Graduate student Andrew Tremayne discovers 4,000 year old bones near Matcharak Lake in Gates of the Arctic National Park and Preserve. Archaeologist Jeff Rasic establishes the importance of the find.
4,000 Year-Old Bones
These archaeologists are uncovering a Paleo-Eskimo camp in the Gates of the Arctic National Park & Preserve. Carbon dating dates bones Andrew Tremayne discovers as 4,000 years old. The people who occupied the dig site relied on caribou and other prey. These Natives hunted game and brought kills back to camp. They used the parts and disposed of unused bones in the midden, or trash heap. Exploring the contents of the site helps archaeologists like Tremayne understand the lives of ancient humans in what is now Alaska.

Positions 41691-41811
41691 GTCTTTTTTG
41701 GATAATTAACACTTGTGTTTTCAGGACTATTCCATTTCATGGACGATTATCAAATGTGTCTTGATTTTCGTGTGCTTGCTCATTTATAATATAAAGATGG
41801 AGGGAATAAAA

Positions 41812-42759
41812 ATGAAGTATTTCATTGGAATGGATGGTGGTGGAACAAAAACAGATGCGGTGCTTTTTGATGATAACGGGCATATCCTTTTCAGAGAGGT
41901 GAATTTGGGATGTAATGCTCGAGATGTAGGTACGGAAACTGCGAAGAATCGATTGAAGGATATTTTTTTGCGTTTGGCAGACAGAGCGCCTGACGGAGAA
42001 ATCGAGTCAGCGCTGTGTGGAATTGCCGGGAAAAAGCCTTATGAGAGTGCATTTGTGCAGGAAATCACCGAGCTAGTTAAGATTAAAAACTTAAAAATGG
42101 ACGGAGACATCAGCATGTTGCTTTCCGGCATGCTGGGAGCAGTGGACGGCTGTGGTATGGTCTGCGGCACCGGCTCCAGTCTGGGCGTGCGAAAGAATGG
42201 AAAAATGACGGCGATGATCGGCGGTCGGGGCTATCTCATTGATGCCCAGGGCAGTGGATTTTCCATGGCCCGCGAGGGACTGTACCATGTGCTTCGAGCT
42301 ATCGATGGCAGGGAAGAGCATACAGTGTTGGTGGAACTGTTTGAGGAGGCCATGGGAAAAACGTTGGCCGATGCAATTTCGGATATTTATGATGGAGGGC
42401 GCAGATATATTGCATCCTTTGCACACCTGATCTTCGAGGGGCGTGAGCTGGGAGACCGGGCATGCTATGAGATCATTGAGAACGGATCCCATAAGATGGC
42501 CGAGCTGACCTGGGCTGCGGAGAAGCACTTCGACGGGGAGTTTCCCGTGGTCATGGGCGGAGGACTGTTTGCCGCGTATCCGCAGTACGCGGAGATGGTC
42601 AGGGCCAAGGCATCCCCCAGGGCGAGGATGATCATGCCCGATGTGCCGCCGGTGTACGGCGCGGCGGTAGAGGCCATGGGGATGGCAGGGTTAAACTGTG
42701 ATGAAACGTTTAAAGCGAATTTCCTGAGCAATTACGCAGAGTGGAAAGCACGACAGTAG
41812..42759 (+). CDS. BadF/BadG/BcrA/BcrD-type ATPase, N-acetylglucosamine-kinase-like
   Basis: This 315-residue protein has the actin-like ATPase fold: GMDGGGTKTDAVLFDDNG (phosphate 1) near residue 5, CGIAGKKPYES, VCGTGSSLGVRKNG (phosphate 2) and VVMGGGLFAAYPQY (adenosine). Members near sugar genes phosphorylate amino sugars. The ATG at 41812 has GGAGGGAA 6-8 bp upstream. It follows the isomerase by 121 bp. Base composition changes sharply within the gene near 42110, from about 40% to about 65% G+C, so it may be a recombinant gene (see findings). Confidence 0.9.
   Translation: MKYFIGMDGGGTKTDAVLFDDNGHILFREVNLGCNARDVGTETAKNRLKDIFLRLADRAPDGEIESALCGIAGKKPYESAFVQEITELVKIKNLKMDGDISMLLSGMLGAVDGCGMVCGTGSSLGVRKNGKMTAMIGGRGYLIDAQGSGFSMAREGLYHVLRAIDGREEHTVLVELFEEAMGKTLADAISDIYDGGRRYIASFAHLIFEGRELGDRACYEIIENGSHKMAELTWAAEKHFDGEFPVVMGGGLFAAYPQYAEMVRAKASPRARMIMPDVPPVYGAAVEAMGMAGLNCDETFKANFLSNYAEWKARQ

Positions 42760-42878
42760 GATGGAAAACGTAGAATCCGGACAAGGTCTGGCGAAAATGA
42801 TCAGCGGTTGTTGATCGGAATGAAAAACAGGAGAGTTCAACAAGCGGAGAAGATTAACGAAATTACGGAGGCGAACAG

Dr. Jeff Rasic is a National Park Service Archaeologist. He has excavated Ice Age Cave deposits on the Yukon River, led the underwater archaeology of Agiak Lake, and the archaeology of a prehistoric caribou drive. Dr. Rasic specializes in the archaeology of northern hunter-gatherers and is particularly interested in the earliest inhabitants of the north and how they made a living at the end of the last ice age. Since 1995, Dr. Rasic has focused on field work and research projects in Alaska, especially the northern and interior portions of the state.
4000 year old bones significance Native Alaska archaeology
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Frontier Scientists: presenting scientific discovery in the Arctic and beyond
Paleo-Eskimo Archaeology — Paleo-Eskimos are the ancient ancestors of modern Natives in Alaska, Canada, and Greenland. Travel with archaeologists into the field in Gates of the Arctic National Park and Preserve, Alaska, as they dig for artifacts from these long-ago traditions, uncovering examples of cunning technology and hunting prowess which... Read More >